The meeting with the SNTIC was held in Las Vegas today and of course it couldn't go smoothly. The purpose of the meeting was to discuss financing on various projects, and most importantly a potential new stadium that would facilitate the Raiders relocating there.
Right from the start, the meeting was hijacked by a new alternative plan proposed by committee chairman Steve Hill which was introduced less than 24 hours ago.
The introduction of this new plan did not sit well with County Commissioner Steve Sisolak, who argued it was too much to digest at such a late date.
"I can't digest this in this amount of time," said Sisolak. "I think it's unfair to bring this forward in this way."
Sharing Sisolak's disgust for this surprise new plan was Raiders president Marc Badain.
"I'll tell you point blank I'm disappointed by what we saw today," said Badain.
The alternative proposal asks to bring the 750/750 split of private to public funding to a 900/550 split. Here is the slide they showed with the two plans side by side:
Side by side comparison of the original stadium funding plan and the alternative proposed today. pic.twitter.com/RwhEJvHJRs— J.D. Morris (@thejdmorris) June 23, 2016
Badain pointed out a couple facts in his arguments against the alternative plan.
First, he and a Magestic Realty spokesman Craig Cavileer both pointed out that the $250 million in private funding, on top of the $500 million provided by the Raiders and the NFL, is uncapped while the $750 million in public funding is capped. He added that the project is assured to go above the current $1.5 billion figure and those extra costs would be covered by private funding through Las Vegas Sands.
Then he insisted the figure that the $750 in private funding is among the highest of any new stadium constructed and the alternate plan would be unreasonable.
"Even at the 750 number is I believe the 7th largest private contribution in any stadium project," Badain added. "What you propose - the 900 million before it escalates higher than that - is the third highest."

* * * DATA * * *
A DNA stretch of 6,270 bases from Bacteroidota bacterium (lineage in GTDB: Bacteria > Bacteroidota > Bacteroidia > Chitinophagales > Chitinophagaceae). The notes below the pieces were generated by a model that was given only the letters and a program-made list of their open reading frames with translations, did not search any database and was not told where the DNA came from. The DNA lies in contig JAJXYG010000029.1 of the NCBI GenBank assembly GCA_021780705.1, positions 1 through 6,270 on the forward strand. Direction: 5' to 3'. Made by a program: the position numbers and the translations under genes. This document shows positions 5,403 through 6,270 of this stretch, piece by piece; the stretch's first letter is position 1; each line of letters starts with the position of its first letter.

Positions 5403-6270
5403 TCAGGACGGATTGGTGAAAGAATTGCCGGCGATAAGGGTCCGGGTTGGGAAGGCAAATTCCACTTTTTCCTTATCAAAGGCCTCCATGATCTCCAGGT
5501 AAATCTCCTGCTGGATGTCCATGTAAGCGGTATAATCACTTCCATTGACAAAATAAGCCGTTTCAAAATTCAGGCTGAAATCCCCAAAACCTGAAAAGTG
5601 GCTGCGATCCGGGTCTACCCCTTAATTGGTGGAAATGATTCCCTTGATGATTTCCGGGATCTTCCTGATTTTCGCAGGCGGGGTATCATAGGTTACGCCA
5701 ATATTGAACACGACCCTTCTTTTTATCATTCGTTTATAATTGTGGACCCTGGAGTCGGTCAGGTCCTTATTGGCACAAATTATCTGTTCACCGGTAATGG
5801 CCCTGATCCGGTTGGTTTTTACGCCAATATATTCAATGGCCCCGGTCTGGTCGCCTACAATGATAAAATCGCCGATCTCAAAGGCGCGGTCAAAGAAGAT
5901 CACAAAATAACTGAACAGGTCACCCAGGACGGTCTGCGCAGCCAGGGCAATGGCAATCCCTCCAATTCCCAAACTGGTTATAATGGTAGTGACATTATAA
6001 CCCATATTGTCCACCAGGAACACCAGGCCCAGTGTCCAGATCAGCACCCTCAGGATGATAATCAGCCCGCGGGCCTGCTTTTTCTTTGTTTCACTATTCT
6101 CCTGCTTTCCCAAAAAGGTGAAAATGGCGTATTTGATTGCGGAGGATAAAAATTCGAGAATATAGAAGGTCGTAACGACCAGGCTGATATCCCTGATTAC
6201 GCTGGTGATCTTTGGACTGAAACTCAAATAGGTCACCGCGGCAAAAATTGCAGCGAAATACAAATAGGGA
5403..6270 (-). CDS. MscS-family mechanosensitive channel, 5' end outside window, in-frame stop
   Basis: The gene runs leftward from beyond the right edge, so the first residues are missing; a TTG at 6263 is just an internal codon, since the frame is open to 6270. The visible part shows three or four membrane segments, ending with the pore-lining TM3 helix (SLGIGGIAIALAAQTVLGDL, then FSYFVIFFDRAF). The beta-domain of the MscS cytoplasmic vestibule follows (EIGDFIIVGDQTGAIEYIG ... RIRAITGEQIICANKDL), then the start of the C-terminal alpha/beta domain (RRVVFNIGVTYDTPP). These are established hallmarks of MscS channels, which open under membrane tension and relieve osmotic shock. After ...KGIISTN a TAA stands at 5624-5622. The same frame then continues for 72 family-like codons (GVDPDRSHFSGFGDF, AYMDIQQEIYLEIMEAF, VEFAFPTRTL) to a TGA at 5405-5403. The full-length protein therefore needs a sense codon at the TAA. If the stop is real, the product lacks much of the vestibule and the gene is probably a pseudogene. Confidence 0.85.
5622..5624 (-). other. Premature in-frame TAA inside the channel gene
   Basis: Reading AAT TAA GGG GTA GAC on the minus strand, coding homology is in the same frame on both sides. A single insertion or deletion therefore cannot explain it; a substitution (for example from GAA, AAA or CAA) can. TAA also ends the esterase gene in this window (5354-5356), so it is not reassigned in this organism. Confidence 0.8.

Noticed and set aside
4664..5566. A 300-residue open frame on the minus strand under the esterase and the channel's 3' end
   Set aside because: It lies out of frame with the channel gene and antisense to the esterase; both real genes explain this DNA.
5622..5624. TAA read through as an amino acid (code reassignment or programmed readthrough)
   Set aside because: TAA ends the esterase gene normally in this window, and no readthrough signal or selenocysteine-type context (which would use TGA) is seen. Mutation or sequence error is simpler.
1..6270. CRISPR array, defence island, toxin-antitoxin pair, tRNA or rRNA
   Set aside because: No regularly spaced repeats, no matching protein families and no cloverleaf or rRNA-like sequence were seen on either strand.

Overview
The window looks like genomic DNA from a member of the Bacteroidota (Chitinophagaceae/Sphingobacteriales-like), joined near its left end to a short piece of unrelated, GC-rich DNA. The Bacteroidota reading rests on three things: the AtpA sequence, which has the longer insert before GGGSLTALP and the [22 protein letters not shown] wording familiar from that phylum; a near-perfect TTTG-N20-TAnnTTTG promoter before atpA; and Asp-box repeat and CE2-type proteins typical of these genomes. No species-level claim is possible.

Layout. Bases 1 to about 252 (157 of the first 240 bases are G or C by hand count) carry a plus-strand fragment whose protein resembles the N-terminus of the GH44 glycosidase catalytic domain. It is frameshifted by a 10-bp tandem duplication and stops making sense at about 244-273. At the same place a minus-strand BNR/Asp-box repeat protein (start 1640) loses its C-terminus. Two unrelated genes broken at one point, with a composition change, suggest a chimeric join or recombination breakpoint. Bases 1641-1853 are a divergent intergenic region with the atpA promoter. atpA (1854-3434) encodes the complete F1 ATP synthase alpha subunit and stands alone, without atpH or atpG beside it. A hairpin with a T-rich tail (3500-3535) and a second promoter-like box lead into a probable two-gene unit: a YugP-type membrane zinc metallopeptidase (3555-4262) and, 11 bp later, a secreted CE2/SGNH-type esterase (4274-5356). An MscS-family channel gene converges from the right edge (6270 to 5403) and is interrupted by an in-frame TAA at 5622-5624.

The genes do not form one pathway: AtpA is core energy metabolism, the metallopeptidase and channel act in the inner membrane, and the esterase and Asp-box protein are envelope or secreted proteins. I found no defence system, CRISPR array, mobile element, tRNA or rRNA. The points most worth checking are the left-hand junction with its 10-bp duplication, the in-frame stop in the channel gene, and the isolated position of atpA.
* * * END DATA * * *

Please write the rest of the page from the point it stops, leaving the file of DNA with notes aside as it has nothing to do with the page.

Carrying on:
Badain then pointed out all the work that had been put into gaining the approval from the other NFL owners over the past six months since they began this process and that presenting an alternative plan would undo that progress.
"The feeling I got from the league was very positive," Badain continued. "And everybody looking at that number and the signal that today will send, bringing the 750 down to 550, will be negative. It will be viewed as a negative."
That was the respectful response Badain gave. As reader CarolinaRaider, who was also following along with the proceedings, noted in his fanpost:
This was not received well by the Raiders. One anonymous Raider Employee was quoted to say "This is a F'ing Disaster!" and Mark Badain shook his head and said "The Raiders are not happy with what we heard today."
There are still several sites which are being discussed for the stadium currently. The primary sites discussed are at Koval and Tropicana blvd, downtown Las Vegas, and MGM's Rock in Rio. With the Riviera Casino now coming down, that site is being discussed as a possibility as well, but it would require more land to be purchased.
Las Vegas mayor Carol Goodman says nailing down a site is crucial to continuing the stadium discussion. That list of options may narrow when the committee meets again on July 11, but they won't have made a final decision by then.
Other concerns for funding raised at the meeting were for a new $1.4 billion convention center as well as $4 million for the metro police department.
It's pretty clear there are a lot of hurdles still to clear and whenever you're dealing with politicians and budgets, things can get heated and frustrating for all parties. Something in which the Raiders are well versed by this point after dealing with the City of Oakland.
What one has to wonder, though, is why just minutes after it was officially announced that Las Vegas was getting an NHL expansion team, they're suddenly attempting to change the terms on their funding proposal for a Raiders stadium. Perhaps no longer being desperate for a professional sports team has given Las Vegas a negotiating position.